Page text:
Pertaining to the use of semiconductors rather than electromechanical relays and electron tubes.
The Deep Space Network (DSN) is a NASA’s primary tracking and communications system which is under the system management and technical direction of the Jet Propulsion Laboratory (JPL) in Pasadena, California. The DSN is formed by a group of worldwide ground stations and designed for two-way communications with unmanned spacecraft traveling approximately 16,000 km (10,000 miles) from Earth to or beyond the outermost planets through 26 m antennas. There are three primary DSN stations in the world. They are located in Goldstone California, Madrid Spain and Canberra (Tidbinbilla) Australia, one of which is always in view of an orbiting spacecraft for the continuous tracking. č go to DSN Home Page (http://deepspace1.jpl.nasa.gov/dsn/)
NASA Communications (NASCOM) Network is a global telecommunication system operated by NASA Communications Division, which provides support for all NASA projects. The primary switching and control center is located at the NASA Goddard Space Flight Center (GSFC) in Greenbelt, Maryland and it manages all its communications links along with secondary switching and control centers, which are located in Madrid Spain, Canberra Australia, Jet Propulsion Laboratory (JPL) California, Kennedy Space Center (KSC) Florida.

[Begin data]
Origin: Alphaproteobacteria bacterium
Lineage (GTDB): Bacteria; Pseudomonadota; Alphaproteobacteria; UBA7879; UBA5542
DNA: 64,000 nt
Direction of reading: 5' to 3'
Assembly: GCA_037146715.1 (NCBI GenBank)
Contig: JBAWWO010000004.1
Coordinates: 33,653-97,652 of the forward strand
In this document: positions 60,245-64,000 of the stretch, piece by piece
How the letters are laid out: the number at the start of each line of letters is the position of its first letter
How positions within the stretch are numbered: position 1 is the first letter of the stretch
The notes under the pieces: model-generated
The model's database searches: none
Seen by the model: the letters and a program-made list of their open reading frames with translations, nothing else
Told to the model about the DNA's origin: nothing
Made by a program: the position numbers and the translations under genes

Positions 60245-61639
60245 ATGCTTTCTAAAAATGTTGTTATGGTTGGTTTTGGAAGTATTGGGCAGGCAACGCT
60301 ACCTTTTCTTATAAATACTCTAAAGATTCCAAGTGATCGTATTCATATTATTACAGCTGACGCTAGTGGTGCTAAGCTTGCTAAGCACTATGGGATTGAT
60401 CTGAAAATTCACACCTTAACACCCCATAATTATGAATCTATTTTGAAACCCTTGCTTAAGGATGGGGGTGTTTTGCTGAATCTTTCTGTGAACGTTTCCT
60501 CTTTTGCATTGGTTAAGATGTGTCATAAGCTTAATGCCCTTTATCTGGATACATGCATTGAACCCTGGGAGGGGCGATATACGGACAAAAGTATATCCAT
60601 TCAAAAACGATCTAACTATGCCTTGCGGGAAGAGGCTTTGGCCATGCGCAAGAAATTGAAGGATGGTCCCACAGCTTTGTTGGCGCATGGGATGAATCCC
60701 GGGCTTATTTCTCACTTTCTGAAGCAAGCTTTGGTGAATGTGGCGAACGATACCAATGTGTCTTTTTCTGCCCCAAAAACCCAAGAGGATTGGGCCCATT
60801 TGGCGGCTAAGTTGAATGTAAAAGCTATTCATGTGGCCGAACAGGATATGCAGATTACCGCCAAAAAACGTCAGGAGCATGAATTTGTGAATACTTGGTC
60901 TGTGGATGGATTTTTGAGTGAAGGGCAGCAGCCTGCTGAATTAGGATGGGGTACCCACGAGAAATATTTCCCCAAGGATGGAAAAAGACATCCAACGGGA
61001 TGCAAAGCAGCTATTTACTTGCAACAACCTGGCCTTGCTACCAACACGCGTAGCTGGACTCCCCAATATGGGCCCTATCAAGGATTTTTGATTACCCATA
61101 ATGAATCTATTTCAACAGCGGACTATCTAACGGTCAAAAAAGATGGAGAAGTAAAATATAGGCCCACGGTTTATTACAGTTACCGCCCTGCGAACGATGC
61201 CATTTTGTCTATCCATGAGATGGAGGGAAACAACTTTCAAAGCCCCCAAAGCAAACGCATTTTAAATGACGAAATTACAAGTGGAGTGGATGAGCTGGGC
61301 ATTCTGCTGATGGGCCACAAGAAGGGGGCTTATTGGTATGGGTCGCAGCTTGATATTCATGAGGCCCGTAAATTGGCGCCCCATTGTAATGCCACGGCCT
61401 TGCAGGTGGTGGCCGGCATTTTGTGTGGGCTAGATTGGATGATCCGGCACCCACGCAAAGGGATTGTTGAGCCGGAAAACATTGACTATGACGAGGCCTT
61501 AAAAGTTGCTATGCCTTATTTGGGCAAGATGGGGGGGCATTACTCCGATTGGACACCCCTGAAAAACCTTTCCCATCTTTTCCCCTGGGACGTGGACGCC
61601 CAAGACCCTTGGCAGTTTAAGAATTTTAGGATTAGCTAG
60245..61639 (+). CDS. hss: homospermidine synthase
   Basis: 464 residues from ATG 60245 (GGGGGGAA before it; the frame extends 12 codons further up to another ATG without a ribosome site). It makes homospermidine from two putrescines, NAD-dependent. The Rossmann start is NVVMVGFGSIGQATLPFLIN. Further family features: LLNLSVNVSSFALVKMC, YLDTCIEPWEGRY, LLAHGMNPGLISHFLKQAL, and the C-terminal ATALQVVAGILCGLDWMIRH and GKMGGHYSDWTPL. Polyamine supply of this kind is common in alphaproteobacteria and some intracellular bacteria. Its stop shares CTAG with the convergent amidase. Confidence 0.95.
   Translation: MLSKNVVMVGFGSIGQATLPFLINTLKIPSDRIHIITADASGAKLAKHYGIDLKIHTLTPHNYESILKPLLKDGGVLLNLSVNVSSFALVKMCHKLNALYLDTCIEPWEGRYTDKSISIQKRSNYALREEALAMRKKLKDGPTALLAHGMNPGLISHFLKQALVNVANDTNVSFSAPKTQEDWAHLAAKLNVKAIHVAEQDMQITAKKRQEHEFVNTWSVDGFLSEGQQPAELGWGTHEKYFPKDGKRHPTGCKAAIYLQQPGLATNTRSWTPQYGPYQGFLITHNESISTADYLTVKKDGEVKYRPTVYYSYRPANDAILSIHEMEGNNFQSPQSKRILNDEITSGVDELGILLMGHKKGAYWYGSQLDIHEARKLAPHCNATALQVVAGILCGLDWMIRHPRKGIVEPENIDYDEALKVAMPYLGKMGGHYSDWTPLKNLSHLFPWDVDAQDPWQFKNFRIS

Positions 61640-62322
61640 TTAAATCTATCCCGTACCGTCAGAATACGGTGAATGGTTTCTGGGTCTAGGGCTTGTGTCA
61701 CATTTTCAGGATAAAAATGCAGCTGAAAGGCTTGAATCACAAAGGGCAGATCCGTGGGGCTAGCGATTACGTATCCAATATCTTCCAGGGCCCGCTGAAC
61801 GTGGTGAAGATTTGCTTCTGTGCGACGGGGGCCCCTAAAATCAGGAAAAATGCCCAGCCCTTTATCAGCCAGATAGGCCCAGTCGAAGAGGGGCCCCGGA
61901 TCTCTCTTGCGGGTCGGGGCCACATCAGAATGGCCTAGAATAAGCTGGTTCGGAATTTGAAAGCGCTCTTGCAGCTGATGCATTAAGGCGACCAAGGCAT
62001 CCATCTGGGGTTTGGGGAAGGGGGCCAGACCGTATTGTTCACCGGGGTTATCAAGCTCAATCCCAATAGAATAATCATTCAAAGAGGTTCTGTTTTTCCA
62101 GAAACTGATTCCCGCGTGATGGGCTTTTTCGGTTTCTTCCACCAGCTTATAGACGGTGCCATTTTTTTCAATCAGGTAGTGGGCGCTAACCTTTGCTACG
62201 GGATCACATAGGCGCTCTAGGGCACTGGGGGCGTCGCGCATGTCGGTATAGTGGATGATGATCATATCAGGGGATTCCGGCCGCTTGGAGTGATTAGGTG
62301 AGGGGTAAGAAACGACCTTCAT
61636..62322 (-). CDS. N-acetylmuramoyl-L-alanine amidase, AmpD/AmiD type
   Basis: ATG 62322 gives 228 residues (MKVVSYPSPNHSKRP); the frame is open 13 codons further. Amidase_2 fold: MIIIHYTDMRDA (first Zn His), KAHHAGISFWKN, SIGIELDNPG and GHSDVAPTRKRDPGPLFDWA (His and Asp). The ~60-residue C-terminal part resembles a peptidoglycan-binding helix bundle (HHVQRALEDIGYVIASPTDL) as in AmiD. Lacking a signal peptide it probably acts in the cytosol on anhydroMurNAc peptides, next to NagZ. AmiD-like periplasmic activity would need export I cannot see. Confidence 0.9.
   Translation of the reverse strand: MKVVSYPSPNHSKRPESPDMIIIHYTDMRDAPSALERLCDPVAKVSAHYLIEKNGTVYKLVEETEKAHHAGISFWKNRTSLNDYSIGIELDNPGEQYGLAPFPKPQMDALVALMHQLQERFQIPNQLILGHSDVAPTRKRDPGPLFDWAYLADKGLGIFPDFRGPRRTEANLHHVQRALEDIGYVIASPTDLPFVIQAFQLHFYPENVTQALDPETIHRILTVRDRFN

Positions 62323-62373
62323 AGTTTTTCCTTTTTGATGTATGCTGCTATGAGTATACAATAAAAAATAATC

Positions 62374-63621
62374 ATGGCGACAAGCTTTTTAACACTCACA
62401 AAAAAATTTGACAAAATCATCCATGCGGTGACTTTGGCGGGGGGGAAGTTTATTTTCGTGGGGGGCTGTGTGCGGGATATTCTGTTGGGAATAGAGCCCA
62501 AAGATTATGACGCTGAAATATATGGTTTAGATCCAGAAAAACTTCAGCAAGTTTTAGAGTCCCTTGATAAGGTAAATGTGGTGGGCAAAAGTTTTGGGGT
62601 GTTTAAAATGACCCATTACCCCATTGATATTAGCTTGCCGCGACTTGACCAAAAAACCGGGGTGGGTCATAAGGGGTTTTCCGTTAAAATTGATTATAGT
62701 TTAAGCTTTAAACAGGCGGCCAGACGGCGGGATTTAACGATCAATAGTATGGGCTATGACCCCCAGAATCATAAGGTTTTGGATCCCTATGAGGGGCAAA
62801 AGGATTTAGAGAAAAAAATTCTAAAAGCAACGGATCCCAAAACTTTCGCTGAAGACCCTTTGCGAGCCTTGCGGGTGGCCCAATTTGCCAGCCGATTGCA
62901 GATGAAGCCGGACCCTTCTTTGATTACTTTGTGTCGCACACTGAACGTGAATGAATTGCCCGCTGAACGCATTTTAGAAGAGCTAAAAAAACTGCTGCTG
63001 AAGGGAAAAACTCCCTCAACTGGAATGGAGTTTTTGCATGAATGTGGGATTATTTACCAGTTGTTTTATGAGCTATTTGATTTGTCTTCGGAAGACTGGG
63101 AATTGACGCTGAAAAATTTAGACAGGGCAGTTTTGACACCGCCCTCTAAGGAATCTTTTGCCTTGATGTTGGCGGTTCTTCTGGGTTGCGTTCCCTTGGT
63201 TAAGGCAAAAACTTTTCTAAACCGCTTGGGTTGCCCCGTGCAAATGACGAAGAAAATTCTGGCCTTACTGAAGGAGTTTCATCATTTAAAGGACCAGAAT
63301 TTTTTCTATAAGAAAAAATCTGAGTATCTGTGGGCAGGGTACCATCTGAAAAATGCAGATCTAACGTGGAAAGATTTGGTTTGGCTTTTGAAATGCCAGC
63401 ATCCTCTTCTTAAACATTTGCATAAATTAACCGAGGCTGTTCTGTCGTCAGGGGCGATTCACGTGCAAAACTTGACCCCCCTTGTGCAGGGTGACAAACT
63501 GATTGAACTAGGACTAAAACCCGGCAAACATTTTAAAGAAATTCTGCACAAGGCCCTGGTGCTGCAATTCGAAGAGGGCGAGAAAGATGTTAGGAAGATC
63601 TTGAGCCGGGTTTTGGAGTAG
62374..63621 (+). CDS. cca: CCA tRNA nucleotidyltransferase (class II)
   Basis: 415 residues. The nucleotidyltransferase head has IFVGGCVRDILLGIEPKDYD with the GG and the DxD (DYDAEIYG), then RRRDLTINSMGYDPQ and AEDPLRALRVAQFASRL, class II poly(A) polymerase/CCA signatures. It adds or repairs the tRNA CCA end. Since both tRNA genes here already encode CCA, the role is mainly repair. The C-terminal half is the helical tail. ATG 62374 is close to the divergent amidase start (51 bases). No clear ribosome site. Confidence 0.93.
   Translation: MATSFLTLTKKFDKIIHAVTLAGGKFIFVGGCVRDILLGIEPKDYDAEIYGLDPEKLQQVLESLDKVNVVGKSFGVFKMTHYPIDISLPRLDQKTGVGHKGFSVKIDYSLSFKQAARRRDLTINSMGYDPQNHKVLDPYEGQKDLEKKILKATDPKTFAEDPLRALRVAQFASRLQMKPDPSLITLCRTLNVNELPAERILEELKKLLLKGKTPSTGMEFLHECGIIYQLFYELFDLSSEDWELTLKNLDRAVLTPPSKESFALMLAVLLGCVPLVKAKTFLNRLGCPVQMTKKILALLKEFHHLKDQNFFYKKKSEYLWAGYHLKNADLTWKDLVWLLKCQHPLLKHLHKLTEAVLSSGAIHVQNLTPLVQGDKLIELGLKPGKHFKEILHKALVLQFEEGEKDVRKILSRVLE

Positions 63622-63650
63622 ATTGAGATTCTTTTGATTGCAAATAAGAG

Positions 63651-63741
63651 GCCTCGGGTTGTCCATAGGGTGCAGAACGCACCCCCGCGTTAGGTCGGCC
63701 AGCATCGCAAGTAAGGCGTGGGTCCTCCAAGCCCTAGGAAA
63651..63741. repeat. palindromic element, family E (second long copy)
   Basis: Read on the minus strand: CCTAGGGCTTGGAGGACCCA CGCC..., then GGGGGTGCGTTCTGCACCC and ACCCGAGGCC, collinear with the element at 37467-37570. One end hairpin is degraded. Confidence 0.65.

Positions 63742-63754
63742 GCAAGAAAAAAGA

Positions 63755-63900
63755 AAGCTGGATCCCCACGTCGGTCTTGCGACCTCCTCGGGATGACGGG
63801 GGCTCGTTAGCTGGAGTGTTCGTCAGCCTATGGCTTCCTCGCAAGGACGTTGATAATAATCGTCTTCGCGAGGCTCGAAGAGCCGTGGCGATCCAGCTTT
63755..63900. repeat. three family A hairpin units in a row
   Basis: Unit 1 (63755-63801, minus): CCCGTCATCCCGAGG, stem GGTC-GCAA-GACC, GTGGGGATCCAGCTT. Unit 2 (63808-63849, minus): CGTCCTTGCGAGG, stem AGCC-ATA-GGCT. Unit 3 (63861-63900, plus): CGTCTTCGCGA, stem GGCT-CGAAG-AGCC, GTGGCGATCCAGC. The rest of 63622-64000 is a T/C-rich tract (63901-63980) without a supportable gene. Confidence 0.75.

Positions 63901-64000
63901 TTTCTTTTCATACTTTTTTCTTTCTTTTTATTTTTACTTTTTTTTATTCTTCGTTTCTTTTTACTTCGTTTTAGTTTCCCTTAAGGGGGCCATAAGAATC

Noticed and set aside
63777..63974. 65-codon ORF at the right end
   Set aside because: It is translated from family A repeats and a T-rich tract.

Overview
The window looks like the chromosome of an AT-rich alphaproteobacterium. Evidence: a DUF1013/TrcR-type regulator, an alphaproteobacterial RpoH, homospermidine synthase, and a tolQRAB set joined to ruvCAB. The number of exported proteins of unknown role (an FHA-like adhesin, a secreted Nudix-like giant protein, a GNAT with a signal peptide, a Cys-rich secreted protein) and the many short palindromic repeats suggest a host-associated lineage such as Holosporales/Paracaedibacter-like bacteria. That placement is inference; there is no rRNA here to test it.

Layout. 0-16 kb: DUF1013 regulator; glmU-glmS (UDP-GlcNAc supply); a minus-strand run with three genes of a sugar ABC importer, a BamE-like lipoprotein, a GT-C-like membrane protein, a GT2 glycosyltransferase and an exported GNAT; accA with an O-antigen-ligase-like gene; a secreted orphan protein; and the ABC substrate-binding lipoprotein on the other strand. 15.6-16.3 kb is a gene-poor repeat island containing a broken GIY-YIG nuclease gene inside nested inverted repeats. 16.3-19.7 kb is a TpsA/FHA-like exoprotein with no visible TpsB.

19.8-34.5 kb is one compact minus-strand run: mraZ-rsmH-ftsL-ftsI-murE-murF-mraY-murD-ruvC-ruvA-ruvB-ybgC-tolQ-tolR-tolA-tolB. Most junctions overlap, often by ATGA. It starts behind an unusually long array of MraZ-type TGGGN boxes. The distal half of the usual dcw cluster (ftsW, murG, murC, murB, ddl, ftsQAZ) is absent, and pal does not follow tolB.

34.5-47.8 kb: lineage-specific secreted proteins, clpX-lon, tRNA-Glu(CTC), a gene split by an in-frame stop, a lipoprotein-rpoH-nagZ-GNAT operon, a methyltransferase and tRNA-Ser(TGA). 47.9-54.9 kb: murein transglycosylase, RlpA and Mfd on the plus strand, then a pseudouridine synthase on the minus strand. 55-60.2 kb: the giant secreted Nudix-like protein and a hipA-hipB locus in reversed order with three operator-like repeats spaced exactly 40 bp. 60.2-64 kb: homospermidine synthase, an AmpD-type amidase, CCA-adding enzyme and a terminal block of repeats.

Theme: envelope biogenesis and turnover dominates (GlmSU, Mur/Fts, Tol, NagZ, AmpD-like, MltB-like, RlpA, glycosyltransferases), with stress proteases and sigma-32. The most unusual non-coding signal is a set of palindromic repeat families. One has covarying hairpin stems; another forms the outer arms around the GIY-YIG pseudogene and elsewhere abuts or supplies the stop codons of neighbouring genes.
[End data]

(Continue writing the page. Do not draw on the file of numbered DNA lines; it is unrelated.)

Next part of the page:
When the orbit of a spacecraft is synchronized to the rotation of the Earth, the spacecraft seems to be "fixed" in space over the same spot on the surface of the Earth. The spacecraft is in what known as a geosynchronous Earth orbit (GEO). Especially when the orbit is equatorial, the spacecraft seems to be "fixed" over one spot on the equator. The spacecraft in what known as a geostationary orbit. Thus, a geostationary orbit is a special case of a geosynchronous orbit.
The inclination "i" is the angle between the K -axis and the angular momentum vector H, that is, the angle of the orbital plane with respect to the equatorial plane. The inclination angle is measured counterclockwise and it ranges from 0 to +180 degree. When i = 0 or +180 degree, the orbit is an equatorial orbit. When 0 < i < 90 degree, the spacecraft orbits eastward and its orbit is called a direct (or prograde) orbit . When i = 90 degree, the orbit is a polar orbit. When 90< i < 180 degree, the spacecraft orbits westward and its orbit is called a retrograde orbit.
The semi-major axis is a constant that defines the size of the conic orbit. In the case of TOPEX /Poseidon, it is approximately equal to the radius of its orbit, which is 7714 km (4793 miles) [radius of the Earth plus altitude] because it is almost circular.
The Geophysical Data Records (GDR) is the science data that contains sea surface height, sensor corrections, and geophysical information.
Ocean (or sea surface) topography is the shape of a ocean surface that shows "hills and valleys" of the ocean that come with the currents, more technically, the height difference between the mean sea level and the geoid.
The (ocean) geoid is the equipotential surface that corresponds to the mean sea level. Roughly speaking, it is the average sea level of an ocean at rest which is influenced by the gravitational potentials of the Earth and the Moon.
The periodic rise and fall of sea level resulting from gravitational interactions between the Sun, Moon, and Earth.
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This page is created by Masaharu Suzuki The University of Texas at Austin